Take Heed How You See
1 Timothy 4:13
Most of us are familiar with the words of Jesus in Luke 8:18, "take heed
therefore how ye hear" (KJV). We also ought to take heed how we see. Generally
speaking, our eyes play an important role in our faith because the Bible is a
book to be read, reread, studied, analyzed and then read again, ad infinitum.
1 Timothy 4:13 says, "Until I come, devote yourself to the public reading of
Scripture." Paul expresses his personal need for reading and study when he
requests of Timothy, "When you come, bring . . my scrolls, especially the
parchments" (2 Tim 4:13). Our physical eyes, therefore, play in important role
in the process of establishing faith and in our unending effort to remain
strong in that faith.
There are differences, however, in how one sees the scriptures. One can see a
scripture simply in the act of viewing it. It can also be said that one sees
the scriptures in looking closely at its details. And finally, one can see a
passage in the sense that he perceives its spiritual meaning and application.
The differences between viewing, looking closely, and perceiving are
remarkably illustrated in the empty tomb narrative of John 20:1-10. In this
context the English word see (or a slight variation) is used to translate
three different Greek words, which when examined, reveal three different ways
Upon receiving Mary Magdalene's report that Jesus' body had been taken out of
the sepulcher, Peter and John run together to the place of burial. "Both were
running, but the other disciple outran Peter and reached the tomb first. He
bent over and looked in at the strips of linen lying there but did not go
in"(Jn 20:4,5). The Greek word translated looked is blepei. The meaning of the
word indicates that Peter simply viewed or took a look at the contents of the
tomb from without, apparently without any significant reaction other than the
affirmation that what Mary had just seen and reported was true.
Peter's observation was more intimate. The context says: "Then Simon Peter,
who as behind him, arrived and went into the tomb. He saw the strips of linen
lying there, as well as the burial cloth that had been around Jesus' head. The
cloth was folded up by itself, separate from the linen" (Jn 20:6,7). Peter
actually went into the sepulcher and saw something clearly astounding. The
napkin, or head roll, was still intact like a cocoon, all rolled up. The Greek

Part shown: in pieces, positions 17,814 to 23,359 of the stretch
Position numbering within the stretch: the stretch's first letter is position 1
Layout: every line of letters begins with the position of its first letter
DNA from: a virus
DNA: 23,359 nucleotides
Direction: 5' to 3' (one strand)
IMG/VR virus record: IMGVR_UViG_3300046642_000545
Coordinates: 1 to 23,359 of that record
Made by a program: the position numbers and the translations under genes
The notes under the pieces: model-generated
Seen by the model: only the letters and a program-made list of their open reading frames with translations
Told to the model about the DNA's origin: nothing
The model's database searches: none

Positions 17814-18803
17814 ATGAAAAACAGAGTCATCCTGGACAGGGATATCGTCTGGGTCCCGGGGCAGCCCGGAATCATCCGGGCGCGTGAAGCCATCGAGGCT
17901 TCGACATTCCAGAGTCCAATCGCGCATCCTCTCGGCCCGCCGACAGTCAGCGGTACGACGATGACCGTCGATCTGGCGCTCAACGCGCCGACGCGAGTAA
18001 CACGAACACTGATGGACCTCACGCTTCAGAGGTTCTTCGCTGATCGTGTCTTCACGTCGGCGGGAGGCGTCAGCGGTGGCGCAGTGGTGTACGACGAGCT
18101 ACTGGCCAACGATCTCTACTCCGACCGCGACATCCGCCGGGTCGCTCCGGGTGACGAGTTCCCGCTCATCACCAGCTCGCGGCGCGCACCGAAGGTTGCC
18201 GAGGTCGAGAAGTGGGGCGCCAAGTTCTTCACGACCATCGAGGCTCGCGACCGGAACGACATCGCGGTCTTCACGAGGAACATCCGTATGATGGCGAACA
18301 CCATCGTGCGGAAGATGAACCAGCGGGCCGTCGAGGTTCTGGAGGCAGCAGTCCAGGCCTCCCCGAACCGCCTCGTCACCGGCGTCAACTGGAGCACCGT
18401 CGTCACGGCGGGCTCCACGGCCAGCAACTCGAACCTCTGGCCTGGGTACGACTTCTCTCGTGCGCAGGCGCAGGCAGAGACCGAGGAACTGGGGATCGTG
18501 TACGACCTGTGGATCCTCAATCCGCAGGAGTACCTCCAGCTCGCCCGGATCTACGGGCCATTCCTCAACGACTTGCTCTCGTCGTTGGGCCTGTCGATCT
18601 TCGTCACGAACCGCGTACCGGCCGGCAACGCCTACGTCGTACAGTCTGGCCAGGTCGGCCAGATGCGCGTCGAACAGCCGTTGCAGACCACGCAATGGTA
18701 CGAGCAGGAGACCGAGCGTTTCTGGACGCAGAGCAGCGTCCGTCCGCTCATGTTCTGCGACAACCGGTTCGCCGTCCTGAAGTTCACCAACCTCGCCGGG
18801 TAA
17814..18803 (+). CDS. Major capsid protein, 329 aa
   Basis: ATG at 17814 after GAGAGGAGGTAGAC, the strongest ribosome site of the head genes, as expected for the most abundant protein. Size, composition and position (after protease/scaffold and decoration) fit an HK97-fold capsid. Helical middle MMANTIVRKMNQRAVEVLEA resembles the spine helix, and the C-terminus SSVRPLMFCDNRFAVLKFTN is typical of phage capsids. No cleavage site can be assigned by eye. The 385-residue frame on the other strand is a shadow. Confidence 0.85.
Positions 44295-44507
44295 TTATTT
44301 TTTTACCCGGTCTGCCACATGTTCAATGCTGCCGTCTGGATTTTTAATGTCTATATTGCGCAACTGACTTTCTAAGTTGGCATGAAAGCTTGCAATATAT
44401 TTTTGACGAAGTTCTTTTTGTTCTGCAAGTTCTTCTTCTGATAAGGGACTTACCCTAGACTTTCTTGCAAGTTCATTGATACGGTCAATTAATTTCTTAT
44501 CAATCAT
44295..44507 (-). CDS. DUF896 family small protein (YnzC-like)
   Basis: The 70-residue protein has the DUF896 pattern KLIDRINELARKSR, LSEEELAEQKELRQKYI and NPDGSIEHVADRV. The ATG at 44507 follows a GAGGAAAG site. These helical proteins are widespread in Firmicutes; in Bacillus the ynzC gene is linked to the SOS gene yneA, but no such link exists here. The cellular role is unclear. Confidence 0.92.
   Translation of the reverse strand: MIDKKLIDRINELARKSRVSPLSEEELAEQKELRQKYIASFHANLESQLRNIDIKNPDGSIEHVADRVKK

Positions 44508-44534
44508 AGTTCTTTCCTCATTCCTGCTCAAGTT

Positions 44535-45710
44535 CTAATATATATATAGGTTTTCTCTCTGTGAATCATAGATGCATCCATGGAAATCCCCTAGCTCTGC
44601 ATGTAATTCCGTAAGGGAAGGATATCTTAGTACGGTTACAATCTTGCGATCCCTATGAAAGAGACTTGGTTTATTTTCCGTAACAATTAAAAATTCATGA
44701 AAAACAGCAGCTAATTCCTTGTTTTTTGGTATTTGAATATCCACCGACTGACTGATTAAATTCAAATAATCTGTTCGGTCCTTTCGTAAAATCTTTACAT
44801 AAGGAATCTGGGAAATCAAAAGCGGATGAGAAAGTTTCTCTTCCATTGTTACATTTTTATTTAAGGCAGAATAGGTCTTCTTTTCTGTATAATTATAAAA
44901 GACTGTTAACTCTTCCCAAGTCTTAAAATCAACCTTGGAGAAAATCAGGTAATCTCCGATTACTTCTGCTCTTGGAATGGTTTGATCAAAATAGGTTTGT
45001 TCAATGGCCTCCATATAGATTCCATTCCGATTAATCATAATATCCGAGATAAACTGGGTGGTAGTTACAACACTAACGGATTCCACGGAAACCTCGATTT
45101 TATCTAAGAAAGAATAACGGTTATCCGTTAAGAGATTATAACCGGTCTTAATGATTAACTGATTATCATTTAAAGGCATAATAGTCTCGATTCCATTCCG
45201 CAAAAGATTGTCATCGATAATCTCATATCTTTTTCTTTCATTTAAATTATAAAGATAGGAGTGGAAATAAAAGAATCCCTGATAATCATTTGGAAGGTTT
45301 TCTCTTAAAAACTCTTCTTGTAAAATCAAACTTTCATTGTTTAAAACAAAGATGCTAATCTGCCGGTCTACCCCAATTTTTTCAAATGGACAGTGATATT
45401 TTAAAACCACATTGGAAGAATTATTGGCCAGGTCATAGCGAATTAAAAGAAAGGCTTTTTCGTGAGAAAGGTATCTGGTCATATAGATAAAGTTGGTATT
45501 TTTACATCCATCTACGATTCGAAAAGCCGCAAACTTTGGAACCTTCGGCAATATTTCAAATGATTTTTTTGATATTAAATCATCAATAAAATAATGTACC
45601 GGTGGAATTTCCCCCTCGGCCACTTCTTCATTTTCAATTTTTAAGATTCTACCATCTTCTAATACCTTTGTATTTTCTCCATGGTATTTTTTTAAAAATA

word translated see in this instance is theorei. The meaning is to behold, or
to look closely or intently. Peter stood there looking and looking at those
bands of linen and the head roll. He did more than just view or glance over
the items in the tomb. He knew he was looking at something special, unusual
and significant. Peter's seeing was more intense than John's for Peter was
face to face with the impossible: the separation of a body from its grave
wrappings, without the disturbance of the latter.
The text continues with John entering the tomb. "Finally, the other disciple,
who had reached the tomb first, also went inside. He saw and believed" 20:8).
The text says that John saw. The Greek word here is eiden. The meaning here is
to perceive or understand. John saw and believed. He believed as a consequence
of what he saw. In this context the word must mean that he believed in the
resurrection of Jesus. The evidence before his eyes he read rightly and
reacted in the right way. In the previous instance, when Peter saw the
contents of the tomb, even though he looked closely at the evidence, he did
not believe. As a matter of fact Luke 24:12 tells us that Peter went away
confused, wondering to himself what had happened. However, when John saw the
evidence that Peter saw, he was convinced. He believed.
How do you see the Scriptures? What is your reaction when you consider the
evidence for the resurrection of Jesus? You say that you do believe in Jesus
and in the fact of his resurrection! Well, then how do you see the commands of
Jesus? Is it your habit to simply view the Bible as a good book filled with
good suggestions? Or have you gone a step farther and looked closely at the
Word of God to see how it applies to your life? Hopefully, you will see and
believe as John did.
By Ed Barnes
From Expository Files 12.1, January 2005